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The History of Audi

Audi AG is a German manufacturer of cars marketed under the Audi brand, headquartered in Ingolstadt, Germany and a wholly-owned (99.55%) subsidiary of the Volkswagen Group (Volkswagen AG) since 1964. Volkswagen Group relaunched the Audi brand with the 1965 introduction of the Audi 60 range. Shortly thereafter the name was acquired as part of Volkswagen's purchase of the Auto Union assets from former owner, Daimler-Benz.

The company name is based on the surname of the founder August Horch, the name itself an English cognate with the English word "hark", meaning listen, which when translated into Latin, becomes Audi.

In 1909, Horch was forced out of the company he had founded. He then started a new company in Zwickau and continued using the Horch brand. His former partners sued him for trademark infringement and the German Supreme Court finally determined that the Horch brand belonged to his former company so Horch reinvented his new company as Audi.

In September 1921, Audi became the first German car manufacturer to present a production car, the Audi Type K, with left-handed drive.

In August 1928 Jrgen Rasmussen, the owner of DKW, acquired the majority of shares in Audiwerke AG. In the same year, Rasmussen bought the remains of the US car manufacturer Rickenbacker, including the manufacturing equipment for eight cylinder engines. These engines were used in Audi Zwickau and Audi Dresden models that were launched in 1929. At the same time, six cylinder and four cylinder (licensed from Peugeot) models were manufactured. Audi cars of that era were luxurious cars equipped with special bodywork.

In 1932, Audi merged with Horch, DKW and Wanderer, to form Auto Union. It was during this period that the company offered the Audi Front which was the first European car to combine a six cylinder engine with front-wheel drive, using a unit shared with Wanderer but turned through 180 degrees so that the drive shaft faced the front.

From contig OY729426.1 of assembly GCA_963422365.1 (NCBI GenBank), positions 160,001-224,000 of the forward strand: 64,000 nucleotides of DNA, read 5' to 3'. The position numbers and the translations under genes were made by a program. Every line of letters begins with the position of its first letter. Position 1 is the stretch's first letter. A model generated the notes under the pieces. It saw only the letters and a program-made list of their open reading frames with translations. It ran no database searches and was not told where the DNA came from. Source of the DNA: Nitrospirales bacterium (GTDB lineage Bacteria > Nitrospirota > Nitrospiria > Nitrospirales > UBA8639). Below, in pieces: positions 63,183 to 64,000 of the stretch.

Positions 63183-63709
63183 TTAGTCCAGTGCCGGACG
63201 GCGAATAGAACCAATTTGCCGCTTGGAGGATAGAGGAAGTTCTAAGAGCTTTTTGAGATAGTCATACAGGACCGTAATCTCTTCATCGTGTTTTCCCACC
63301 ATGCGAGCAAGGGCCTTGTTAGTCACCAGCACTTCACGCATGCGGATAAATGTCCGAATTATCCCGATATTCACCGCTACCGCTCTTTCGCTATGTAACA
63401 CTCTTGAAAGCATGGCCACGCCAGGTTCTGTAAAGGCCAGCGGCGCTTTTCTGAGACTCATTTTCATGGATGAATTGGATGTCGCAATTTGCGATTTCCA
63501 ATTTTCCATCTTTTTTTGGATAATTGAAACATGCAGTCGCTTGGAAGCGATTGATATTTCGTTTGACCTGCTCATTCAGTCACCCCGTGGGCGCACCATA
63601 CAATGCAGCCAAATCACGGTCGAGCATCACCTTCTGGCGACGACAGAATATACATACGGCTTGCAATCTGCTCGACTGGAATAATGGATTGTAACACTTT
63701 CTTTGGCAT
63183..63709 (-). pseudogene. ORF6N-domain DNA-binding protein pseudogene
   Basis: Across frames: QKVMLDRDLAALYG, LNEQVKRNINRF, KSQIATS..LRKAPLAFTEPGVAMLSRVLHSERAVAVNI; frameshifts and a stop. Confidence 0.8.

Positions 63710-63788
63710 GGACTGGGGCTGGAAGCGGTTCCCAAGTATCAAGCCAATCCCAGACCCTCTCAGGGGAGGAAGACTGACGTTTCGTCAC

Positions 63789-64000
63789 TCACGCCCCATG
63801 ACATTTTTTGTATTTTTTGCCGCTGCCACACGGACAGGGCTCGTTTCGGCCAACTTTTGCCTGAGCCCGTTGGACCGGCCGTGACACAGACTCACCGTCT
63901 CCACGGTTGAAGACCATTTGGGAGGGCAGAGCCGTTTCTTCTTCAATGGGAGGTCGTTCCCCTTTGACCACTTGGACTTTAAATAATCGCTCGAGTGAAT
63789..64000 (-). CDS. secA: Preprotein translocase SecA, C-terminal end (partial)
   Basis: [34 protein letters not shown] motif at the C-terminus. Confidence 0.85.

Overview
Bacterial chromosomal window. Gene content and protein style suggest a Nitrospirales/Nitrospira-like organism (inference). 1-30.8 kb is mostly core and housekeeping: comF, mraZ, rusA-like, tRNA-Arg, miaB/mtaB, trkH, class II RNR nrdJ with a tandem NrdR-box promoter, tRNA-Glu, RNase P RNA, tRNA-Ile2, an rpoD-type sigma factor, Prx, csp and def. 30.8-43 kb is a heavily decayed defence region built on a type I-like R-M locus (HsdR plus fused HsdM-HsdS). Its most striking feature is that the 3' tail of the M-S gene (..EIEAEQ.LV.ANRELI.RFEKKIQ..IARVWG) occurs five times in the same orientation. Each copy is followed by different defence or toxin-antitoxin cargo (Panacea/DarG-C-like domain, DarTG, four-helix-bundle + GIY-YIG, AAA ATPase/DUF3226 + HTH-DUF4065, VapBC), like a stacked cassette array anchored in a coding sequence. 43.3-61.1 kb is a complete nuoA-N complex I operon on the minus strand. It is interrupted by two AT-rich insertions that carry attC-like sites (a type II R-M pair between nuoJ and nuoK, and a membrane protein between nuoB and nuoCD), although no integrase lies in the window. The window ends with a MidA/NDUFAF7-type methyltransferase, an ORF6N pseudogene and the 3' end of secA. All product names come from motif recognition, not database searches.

Before World War II, Auto Union used the four interlinked rings that make up the Audi badge today, representing these four brands. This badge was used, however, only on Auto Union racing cars in that period while the member companies used their own names and emblems.

Reflecting the economic pressures of the time, Auto Union concentrated increasingly on smaller cars through the 1930s, so that by 1938 the company's DKW brand accounted for 17.9% of the German car market while Audi held only 0.1%.

The former Audi factory in Zwickau, restarted assembly of the pre-war-models in 1949. These DKW models were renamed to IFA F8 and IFA F9 and were similar to the West German versions. West and East German models were equipped with the traditional and renowned DKW two-stroke engines.

A new West German head quartered Auto Union was launched in Ingolstadt, Bavaria with loans from the Bavarian state government and Marshall Plan aid. The reformed company was launched 3 September 1949 and continued DKW's tradition of producing front-wheel drive vehicles with two-stroke engines. This included production of a small but sturdy 125 cc motorcycle and a DKW delivery van, the DKW F 89 L.

In 1958 Daimler-Benz took an 87% holding in the Auto Union company, and this was increased to a 100% holding in 1959. However, small two-stroke cars were not the focus of the company's interests, and while the early 1960s saw major investment in new Mercedes models, the Auto Union business at this time did not benefit from the economic boom of the time to the same extent as competitor manufacturers such as Volkswagen and Opel. It appears that the decision to dispose of the Auto Union business was based on its lack of profitability. Ironically, by the time they sold the business it also included a near production-ready thoroughly modern four stroke engine, which would enable the Auto Union business, under a new owner and with the benefit of a rediscovered name, Audi, to become one of Germany's most successful car-makers during the second half of the 1960s.